US emission rises but not with economic growth

By Editor


The United States appears to be slowing down its pollution juggernaut although the energy-related carbon dioxide emissions of the country have shown an increase in 2014, too.

It is the second consecutive year that the US has been showing an increase in CO2 emissions.

But there has been a notable drop in the emissions growth as such and also when it is compared with the GDP growth rate.

It is an indicator that the US may have managed to delink its economic growth from emissions.

In 2013, the emissions had grown at the rate of 2.5 percent, whereas in 2014, it grew at 0.7 percent, according to a report published by the US Energy Information Administration (EIA).

It has been observed that while the rate of emissions in 2013, 2.5 percent, was close to GDP growth rate of 2.2 percent that year, in 2014 the rate of emissions of 0.7 percent wasn’t close to the GDP growth rate of 2.4 percent.

The EIA report points out that energy consumption per unit of GDP has improved possibly as a result of greater energy efficiency particularly in the manufacturing sector.

In other words, less energy was needed to produce economic growth in 2014 than in 2013.

Going by the report, the US required 13 percent less energy per unit of GDP in 2014 compared with 2005.

The energy intensity in 2013, too, had gone up by 0.7 percent, largely owing to weather-related energy consumption.

Energy intensity fell by 1.2 percent in 2014, though.

Energy-related carbon dioxide emissions form the largest component of overall greenhouse gas emissions in the US.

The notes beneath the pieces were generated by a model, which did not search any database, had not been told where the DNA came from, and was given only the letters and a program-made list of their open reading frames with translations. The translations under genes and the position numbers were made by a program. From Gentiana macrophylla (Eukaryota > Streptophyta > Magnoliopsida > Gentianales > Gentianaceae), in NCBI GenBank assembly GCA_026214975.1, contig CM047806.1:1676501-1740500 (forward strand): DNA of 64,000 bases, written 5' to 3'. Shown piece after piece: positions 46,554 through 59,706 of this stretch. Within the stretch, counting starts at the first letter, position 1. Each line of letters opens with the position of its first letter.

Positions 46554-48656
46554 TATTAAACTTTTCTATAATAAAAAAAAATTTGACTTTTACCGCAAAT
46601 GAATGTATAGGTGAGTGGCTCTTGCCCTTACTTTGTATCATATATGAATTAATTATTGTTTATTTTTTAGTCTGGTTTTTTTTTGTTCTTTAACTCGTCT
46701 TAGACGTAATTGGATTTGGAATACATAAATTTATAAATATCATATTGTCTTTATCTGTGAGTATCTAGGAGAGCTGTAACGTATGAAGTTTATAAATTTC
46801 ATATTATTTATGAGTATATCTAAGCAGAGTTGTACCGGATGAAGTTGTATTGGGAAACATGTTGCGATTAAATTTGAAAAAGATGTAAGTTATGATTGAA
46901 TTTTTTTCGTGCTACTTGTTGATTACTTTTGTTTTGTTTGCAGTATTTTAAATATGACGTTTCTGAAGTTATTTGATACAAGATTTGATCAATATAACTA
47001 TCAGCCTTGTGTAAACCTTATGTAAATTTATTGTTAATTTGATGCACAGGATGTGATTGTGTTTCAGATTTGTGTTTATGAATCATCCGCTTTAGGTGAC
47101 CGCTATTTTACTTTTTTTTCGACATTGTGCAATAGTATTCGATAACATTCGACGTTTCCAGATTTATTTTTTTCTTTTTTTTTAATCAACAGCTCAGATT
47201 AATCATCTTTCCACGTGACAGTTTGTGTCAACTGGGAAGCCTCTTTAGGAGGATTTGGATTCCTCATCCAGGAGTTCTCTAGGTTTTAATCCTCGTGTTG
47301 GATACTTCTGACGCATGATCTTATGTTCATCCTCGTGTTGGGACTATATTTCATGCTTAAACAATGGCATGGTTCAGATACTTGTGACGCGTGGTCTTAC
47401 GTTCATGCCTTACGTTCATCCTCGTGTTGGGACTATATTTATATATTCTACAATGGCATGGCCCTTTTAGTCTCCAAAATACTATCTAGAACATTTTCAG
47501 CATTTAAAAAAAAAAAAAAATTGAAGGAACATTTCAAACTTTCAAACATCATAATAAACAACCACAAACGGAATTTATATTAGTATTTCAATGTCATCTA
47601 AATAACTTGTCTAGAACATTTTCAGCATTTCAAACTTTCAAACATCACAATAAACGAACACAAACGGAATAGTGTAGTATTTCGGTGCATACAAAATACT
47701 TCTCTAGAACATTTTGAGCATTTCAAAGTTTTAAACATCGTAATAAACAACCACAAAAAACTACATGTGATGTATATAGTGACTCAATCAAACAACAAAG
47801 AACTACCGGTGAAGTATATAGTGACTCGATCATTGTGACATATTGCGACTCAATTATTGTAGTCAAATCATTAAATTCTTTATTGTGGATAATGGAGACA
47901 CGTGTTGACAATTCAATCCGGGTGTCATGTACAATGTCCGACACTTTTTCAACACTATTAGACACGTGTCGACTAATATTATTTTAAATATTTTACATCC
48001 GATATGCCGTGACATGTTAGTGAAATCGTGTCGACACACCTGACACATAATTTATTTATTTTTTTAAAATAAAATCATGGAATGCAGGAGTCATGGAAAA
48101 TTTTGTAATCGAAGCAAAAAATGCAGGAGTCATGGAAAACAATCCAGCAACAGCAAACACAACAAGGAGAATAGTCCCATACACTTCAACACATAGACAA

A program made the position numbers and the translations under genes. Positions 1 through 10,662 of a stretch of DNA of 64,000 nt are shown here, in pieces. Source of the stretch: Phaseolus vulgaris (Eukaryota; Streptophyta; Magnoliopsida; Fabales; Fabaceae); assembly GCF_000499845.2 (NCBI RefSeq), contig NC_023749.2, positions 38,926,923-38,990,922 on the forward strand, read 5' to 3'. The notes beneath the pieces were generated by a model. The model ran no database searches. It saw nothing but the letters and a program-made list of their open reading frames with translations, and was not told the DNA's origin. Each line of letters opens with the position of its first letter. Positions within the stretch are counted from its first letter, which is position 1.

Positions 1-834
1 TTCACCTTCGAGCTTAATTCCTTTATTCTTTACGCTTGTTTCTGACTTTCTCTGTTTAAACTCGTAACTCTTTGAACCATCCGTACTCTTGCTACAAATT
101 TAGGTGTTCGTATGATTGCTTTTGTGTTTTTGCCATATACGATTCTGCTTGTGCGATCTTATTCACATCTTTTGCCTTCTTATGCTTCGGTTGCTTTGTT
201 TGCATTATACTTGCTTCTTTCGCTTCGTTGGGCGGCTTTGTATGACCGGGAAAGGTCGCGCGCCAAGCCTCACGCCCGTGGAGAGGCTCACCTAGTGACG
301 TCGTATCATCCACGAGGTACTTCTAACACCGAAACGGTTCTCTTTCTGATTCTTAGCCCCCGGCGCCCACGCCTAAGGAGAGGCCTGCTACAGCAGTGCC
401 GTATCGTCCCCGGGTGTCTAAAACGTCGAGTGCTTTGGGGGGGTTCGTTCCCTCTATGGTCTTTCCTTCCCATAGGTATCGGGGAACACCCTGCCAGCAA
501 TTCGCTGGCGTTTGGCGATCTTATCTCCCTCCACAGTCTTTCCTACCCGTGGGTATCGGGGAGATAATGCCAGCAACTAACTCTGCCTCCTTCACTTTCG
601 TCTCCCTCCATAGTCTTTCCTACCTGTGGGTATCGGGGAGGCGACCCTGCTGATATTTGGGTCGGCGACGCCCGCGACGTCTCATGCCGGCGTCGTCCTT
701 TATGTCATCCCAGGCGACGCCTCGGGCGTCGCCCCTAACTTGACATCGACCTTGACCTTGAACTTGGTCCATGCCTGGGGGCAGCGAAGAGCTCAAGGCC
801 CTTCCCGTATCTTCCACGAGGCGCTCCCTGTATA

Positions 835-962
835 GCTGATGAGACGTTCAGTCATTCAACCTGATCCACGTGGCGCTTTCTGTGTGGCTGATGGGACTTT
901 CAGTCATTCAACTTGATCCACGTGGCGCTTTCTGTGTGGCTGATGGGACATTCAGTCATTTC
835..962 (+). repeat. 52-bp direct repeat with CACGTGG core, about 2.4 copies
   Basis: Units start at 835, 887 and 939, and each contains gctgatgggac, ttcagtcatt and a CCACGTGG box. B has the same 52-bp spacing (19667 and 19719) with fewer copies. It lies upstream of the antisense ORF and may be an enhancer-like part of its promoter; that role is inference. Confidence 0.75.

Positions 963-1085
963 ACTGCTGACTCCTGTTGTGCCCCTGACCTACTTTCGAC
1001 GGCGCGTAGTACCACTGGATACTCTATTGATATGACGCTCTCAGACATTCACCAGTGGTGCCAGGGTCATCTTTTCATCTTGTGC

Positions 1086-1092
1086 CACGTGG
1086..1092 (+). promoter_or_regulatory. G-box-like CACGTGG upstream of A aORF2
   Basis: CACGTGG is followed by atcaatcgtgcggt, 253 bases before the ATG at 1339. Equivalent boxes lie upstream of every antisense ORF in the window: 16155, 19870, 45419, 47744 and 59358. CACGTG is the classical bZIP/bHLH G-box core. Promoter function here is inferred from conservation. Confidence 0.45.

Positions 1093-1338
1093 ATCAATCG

On March 31, the United States committed to the United Nations that it will reduce its greenhouse gas emissions from the levels in 2005 by 26 to 28 percent in 2025.

It was a revision of President Obama’s 2009 pledge to reduce US greenhouse gas emissions to 17 percent below 2005 levels by 2020.

Another observation made in the report is that carbon intensity, or the amount of CO2 emissions per unit of energy consumed, declined by 8 percent overall from 2005 to 2014.

The average annual decline in carbon intensity for the period was 0.9 percent. In 2013 and 2014, though, carbon intensity declined by only 0.4 percent.

EIA has noted that the about 5,404 million metric tons of CO2 were released into the atmosphere from energy-related sources in 2014.

The quantity of such emissions is projected to increase slightly this year and the next as well.

But, according to EIA’s Annual Energy Outlook 2015 released recently, emissions are “expected to increase only slightly, at a rate of 0.1 percent annually, and to remain below 2005 levels by more than 400 million metric tons in 2040”.

“Future energy consumption and related emission levels will depend largely on a mix of weather, energy sources, and economic factors—as well as potential changes in national and state policies,” the EIA report adds.

Ajith Kumar S

[email protected]

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